01:00 - Coworkers at the ER discuss a sexual assault patient from that other shift. She was drunk, you know, and awfully naive. I'm sure they won't prosecute, I mean, what kind of case do they have? Can't be responsible for people who can't even take the simplest steps to protect themselves. Sure the guy was scum, but it wasn't really super rapey rape, and what did she think would happen?
02:00 - Two male coworkers read from a "wacky sex facts" phone app loudly at my desk. At first I laugh along--and I am amused, even though I know they're being kind of inappropriate. I stifle the urge to contribute any personal knowledge, because it would be socially alienating or even job-risking to reveal my sexuality. I also note that the sex facts are almost all "woman facts," skewing heavily to description of the female anatomy and of how to please a woman.
04:00 - The psychologist who evaluates psychiatric patients to see if they need to be admitted comes by my desk muttering about how the PTSD patient barely speaks goddamn English and they shouldn't let them into this country to use up all our resources. (She is a legal resident.) The order for her to be discharged pops up on my computer shortly after.
07:00 - I leave work. The song that comes up on my car radio is about following a woman around until she loves the male singer, no matter how long that takes.
09:00 - I stop at the craft store to pick up some jewelry-making supplies. Every person there is a woman. This is a little because women are more likely to have time bored alone at home, and a lot because a guy stitching a sampler or stringing a necklace would be so gaaaay.
10:00 - I get home. I keep the curtains to my bedroom shut unless I'm awake and in the room, because I have a ground-floor bedroom that faces a public space. When I'm away, I close them to hide my computer and TV and stuff. When I'm sleeping, I close them to hide myself.
10:30 - To fall asleep, I masturbate. I think about having rough, painful, and specifically forced sex and it gets me off. This may just be my personal tendency to masochism, or it may be the absorbed idea that this would be the most intense and passionate sex of all. It's a fuzzy distinction, and one that's hard to face head-on philosophically when it's only in your head and you're about twenty seconds from orgasm. I sort of try to tell myself "oh, she had a safeword, she totally just decided not to use it."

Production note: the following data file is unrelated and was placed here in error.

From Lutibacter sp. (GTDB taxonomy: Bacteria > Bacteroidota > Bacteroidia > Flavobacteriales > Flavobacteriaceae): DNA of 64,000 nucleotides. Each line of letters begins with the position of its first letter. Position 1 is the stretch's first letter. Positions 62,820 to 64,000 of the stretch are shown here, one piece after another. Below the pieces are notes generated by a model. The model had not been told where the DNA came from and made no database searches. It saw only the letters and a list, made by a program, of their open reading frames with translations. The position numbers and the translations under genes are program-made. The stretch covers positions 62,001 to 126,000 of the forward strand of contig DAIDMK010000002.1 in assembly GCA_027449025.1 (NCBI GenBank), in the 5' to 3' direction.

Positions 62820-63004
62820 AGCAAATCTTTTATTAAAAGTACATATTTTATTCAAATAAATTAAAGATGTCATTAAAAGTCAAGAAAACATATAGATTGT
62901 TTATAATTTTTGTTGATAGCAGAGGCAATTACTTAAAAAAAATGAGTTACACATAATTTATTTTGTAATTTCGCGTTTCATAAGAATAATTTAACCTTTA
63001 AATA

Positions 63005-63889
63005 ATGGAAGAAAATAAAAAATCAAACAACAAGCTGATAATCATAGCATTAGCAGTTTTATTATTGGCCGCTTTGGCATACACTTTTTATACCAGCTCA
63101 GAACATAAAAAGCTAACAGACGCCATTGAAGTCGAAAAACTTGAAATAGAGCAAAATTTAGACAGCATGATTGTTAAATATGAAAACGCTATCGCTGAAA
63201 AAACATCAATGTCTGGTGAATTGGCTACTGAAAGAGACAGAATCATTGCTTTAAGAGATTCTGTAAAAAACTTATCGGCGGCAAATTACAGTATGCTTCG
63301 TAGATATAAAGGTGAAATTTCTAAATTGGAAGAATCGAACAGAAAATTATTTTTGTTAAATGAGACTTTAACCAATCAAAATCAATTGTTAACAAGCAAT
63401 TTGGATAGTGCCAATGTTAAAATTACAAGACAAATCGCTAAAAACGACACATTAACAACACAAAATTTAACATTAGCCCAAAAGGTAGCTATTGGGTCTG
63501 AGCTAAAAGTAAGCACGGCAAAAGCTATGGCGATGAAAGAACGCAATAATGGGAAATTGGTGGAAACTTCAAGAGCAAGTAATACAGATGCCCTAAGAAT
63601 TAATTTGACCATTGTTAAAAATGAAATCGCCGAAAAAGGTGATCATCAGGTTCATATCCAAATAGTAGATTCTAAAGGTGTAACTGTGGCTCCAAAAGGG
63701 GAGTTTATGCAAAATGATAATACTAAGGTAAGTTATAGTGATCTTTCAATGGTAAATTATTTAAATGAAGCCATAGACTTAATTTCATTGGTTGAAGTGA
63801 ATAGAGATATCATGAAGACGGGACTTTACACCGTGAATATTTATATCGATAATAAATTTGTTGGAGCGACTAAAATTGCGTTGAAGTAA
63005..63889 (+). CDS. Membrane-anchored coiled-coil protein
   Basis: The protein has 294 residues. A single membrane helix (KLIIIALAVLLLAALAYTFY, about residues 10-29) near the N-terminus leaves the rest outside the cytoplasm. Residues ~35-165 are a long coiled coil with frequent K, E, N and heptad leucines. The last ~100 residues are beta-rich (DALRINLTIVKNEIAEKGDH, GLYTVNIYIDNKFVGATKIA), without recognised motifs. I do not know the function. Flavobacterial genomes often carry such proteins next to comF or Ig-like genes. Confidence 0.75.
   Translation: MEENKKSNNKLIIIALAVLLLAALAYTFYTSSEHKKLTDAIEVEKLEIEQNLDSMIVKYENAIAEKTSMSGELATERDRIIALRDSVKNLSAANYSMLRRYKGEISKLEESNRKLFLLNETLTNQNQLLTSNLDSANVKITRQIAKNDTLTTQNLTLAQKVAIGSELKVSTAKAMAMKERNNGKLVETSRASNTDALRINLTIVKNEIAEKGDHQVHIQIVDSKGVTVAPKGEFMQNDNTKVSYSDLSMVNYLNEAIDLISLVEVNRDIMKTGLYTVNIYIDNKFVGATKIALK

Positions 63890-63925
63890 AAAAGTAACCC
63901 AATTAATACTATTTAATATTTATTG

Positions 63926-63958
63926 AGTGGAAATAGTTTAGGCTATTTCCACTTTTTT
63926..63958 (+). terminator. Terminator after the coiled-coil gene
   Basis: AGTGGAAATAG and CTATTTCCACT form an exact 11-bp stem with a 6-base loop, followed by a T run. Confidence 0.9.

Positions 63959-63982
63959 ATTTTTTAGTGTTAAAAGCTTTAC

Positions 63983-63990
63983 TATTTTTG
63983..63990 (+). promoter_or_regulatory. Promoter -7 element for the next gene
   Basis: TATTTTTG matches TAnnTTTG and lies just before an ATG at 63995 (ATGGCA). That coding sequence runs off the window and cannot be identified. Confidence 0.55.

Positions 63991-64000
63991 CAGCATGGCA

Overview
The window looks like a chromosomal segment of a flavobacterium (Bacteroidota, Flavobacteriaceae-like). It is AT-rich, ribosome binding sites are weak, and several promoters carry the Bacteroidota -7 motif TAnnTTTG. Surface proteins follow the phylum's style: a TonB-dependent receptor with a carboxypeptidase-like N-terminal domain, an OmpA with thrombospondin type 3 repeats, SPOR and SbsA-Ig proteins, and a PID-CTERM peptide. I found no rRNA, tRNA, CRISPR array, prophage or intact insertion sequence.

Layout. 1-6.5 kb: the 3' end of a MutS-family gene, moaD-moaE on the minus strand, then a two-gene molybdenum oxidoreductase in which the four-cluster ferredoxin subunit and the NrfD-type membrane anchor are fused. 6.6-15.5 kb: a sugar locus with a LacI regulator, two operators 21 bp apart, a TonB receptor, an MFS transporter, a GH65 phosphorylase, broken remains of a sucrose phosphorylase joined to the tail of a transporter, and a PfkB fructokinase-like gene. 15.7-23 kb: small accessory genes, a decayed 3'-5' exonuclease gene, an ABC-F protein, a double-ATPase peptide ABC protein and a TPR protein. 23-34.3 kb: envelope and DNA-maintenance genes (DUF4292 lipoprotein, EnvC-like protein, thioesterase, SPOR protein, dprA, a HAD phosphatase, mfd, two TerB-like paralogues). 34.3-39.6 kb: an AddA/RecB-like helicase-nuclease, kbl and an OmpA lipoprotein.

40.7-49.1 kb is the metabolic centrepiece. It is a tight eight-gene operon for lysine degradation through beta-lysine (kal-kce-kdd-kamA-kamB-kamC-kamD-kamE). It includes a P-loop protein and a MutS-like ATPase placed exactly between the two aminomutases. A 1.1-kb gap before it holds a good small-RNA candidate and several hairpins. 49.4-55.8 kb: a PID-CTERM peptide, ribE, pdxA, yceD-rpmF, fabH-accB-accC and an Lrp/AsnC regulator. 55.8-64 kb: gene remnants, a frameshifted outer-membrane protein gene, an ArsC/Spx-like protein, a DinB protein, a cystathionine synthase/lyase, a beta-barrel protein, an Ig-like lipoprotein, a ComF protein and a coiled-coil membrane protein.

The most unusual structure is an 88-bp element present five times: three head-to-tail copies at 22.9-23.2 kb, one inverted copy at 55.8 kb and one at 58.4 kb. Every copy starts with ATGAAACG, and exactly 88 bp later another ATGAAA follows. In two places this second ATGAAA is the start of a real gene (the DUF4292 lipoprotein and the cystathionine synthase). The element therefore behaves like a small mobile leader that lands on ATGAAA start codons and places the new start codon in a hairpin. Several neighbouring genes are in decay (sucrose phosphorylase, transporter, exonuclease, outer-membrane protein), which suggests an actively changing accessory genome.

(12:00 - I wake up and can't fall back asleep. This isn't rapey, it's just really really annoying.)
13:00 - I look at the Pervocracy comment moderation queue. There's a lot of stuff in there that I feel weird about prior-restraining, but can't bring myself to take the action of publishing them either, so they just sit in the queue rotting and making me frowny every time I update my comments.
I know women will never take personal responsibility for their own actions(Getting drunk,thinking it's ok to ruin a man because he didn't return a call etc) but i felt the need to defend men because of this outrageous blog. Now I don't even care when women cry rape because I'll be honest i think they 99% of them are liars.
I'm aware that this is probably a troll. That doesn't negate the fact that they decided I should be trolled and I should be trolled in this way.
14:00 - I flip through Cosmopolitan briefly.
15:30 - I take a shower. I wear a bathrobe to go from my bedroom to the bathroom, even though it's like three feet away, in case my roommate sees me. I'm not afraid of him, but there's still a rule he shouldn't see me naked.
16:00 - I get dressed to go out. Nothing too revealing--I've gotten shit before for looking too slutty. Nothing too slouchy--I've gotten shit before for looking too gay or too unsexy.
17:00 - I get ready to meet a male friend for dinner and take him home to fool around. I've had him over before and I know him to be an entirely gentle and respectful person, and one who's well aware of gender and sexuality issues. Of course I don't think he's going to rape me; I don't think he's even going to be impolite to me! Yet even then there's a certain nervousness I can't quash. A certain feeling that once I open my door to him I'm committing to something, if not intercourse, something beyond what I might really desire.
(18:00 on - Everything goes great and when I'm too tired to do more than a little fooling, he doesn't push me and just cuddles and is sweet. You did not rape-culture me, friend!)
Obviously these things cover the gamut from "holy crap that's horrible" to "wow, that's a stretch, the craft store is rape culture?" (It is! I'll stand by that! But it's a rather tangential expression of the more abstract parts. I don't think that getting men into beading is an anti-rape Priority One task.) But that's one random day.
Coming up: "The Beliefs and Behaviors of Rape Culture," and then the fun parts: "Kink Versus Rape Culture," "Feminism Versus Rape Culture," "Queerness Versus Rape Culture," "Joy Versus Rape Culture"! Or something like that. TBD.